It was incredibly hard to restrict his walks, but I had to be strict as I didn’t want him to get any sort of post-operative infection from over-movement. He got used to being carried out to a patch of grass on lead, so he could toilet, and then after a week or so he was allowed to go on slow short walks, which was a little easier for him.
Medications wise, as well as pain relief, Erik had some antibiotics and some gut protectants, as he often gets an upset stomach when he has painkillers. He had these morning and evening in some cheese or chicken, so got very used to looking forward to his treats, even if he sometimes tried to eat the treat and spit the tablet out!
I knew his lab results could take 5-10 working days to come back, and waiting is always difficult when we think of cancer. However, we wouldn’t do anything in terms of chemotherapy or further treatment until stitches were out anyway, so having the results sooner wouldn’t make much difference to the plan. His stitches were removed after 14 days and luckily his wound was all clean and well-healed, even if he was a bit bald for a few months.
We were very lucky with Erik that his mass came back as a low grade soft tissue sarcoma, which means once removed fully it is unlikely to return. Nick had removed good margins of tissue, so we knew he had probably removed it all, and the lab result confirmed this, so even though a lot of flesh was removed, it was for a good reason. This means that, although I will continue to monitor the site, hopefully, it will not return and it will not limit Erik’s life at all. We also do not need to give any additional chemotherapy drugs, which I was prepared to do if needed, as I see how well animals do here on chemotherapy.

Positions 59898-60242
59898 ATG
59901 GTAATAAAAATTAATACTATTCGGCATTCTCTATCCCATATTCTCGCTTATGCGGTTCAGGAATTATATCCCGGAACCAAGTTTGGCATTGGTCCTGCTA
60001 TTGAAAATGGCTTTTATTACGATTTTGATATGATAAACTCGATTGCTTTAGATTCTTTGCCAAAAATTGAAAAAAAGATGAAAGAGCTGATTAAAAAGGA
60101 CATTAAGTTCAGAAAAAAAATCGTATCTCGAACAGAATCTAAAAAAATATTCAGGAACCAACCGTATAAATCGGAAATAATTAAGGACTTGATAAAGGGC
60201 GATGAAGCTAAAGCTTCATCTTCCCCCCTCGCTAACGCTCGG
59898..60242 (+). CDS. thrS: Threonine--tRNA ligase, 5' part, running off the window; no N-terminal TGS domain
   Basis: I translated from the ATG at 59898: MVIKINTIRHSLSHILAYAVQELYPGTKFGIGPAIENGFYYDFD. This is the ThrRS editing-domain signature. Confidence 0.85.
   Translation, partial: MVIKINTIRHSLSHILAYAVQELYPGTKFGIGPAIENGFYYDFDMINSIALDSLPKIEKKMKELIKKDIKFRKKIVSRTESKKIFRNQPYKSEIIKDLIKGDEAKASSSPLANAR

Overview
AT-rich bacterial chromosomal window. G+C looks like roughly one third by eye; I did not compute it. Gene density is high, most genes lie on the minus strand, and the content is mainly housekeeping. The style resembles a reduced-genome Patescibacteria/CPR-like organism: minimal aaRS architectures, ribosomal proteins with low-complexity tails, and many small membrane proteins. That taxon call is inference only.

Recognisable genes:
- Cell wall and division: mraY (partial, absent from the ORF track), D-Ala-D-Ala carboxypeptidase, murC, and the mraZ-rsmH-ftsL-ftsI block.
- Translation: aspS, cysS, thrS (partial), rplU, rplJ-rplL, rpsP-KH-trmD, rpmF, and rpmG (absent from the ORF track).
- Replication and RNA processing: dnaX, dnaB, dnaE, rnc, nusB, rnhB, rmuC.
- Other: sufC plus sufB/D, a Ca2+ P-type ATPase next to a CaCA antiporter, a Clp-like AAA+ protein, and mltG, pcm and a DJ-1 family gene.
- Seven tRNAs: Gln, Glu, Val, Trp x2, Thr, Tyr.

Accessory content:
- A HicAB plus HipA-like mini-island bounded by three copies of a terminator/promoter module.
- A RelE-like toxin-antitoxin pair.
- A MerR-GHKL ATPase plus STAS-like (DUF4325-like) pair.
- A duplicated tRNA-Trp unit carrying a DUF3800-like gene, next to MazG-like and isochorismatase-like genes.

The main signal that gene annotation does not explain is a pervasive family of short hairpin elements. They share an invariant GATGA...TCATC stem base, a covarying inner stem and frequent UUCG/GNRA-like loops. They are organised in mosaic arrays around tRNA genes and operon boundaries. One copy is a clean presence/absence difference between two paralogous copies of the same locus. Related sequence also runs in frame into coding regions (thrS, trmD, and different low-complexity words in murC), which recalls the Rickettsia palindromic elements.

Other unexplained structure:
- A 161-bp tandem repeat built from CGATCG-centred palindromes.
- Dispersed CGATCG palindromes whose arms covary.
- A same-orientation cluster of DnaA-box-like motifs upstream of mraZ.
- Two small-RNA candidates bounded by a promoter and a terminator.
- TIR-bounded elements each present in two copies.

It’s now been 6 months since Erik’s surgery and thankfully he’s back to his happy old self, with no further lumps found.
My advice – check your pets for lumps and bumps
It is really important to check your pets for any lumps and bumps regularly, this can be during a grooming session or as part of a game, so it becomes normal and not scary for them. If you find anything strange, don’t panic! Ask your vet to have a look – taking a fine needle sample is always a good idea to be sure what cells are involved. Without testing lumps, there’s no way to know what they are and it’s such a small procedure it absolutely makes sense to do so!
If your pet is diagnosed with cancer, again, try not to panic. Speak to your vet and ask them all the questions you need to (it’s good to make a list sometimes to make sure you don’t miss anything). It’s also important that you get the treatment that best suits you and your pet, as we are all individual!
Be careful with online information, as there’s a lot of misinformation out there, but there are some reputable veterinary sites too. Fitzpatrick Referrals has handy information pages for clients on some of the common cancers found in animals such as mast cell tumours, soft tissue sarcoma, osteosarcoma and prostate cancer.
The team of clinicians at Fitzpatrick Referrals Oncology and Soft Tissue are happy to offer advice to your local vet about your pet’s cancer diagnosis and the options available. If you wish for them to be treated by a cancer specialist you can ask your vet to make a referral.